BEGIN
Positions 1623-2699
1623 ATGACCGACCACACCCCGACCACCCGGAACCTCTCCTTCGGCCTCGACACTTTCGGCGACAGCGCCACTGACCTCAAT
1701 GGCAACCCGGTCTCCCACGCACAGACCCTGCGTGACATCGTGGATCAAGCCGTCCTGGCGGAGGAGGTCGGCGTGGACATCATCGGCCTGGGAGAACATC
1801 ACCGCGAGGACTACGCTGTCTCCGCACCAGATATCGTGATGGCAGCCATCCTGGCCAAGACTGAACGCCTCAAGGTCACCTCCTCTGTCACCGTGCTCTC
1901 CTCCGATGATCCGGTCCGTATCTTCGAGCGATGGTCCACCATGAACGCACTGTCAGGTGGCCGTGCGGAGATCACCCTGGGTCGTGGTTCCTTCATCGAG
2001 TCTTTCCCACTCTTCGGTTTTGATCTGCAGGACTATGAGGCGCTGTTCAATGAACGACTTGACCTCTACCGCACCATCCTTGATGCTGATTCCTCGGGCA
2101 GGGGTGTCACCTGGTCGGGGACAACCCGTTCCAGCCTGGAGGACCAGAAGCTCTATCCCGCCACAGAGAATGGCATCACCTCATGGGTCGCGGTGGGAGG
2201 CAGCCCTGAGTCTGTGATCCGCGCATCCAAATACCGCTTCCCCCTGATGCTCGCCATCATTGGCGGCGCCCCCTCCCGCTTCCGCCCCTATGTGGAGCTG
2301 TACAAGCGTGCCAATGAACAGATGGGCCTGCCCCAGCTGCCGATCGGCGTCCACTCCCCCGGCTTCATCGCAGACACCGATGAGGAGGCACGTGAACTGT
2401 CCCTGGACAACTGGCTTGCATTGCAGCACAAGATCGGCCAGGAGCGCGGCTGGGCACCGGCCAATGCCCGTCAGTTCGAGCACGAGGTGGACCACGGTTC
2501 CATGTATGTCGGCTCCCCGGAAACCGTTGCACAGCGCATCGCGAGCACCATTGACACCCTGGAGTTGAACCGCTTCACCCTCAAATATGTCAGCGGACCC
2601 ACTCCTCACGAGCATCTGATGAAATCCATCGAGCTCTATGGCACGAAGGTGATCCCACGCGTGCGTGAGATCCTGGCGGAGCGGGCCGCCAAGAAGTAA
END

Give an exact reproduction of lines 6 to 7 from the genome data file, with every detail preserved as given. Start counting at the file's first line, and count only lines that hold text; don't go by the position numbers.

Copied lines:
2001 TCTTTCCCACTCTTCGGTTTTGATCTGCAGGACTATGAGGCGCTGTTCAATGAACGACTTGACCTCTACCGCACCATCCTTGATGCTGATTCCTCGGGCA
2101 GGGGTGTCACCTGGTCGGGGACAACCCGTTCCAGCCTGGAGGACCAGAAGCTCTATCCCGCCACAGAGAATGGCATCACCTCATGGGTCGCGGTGGGAGG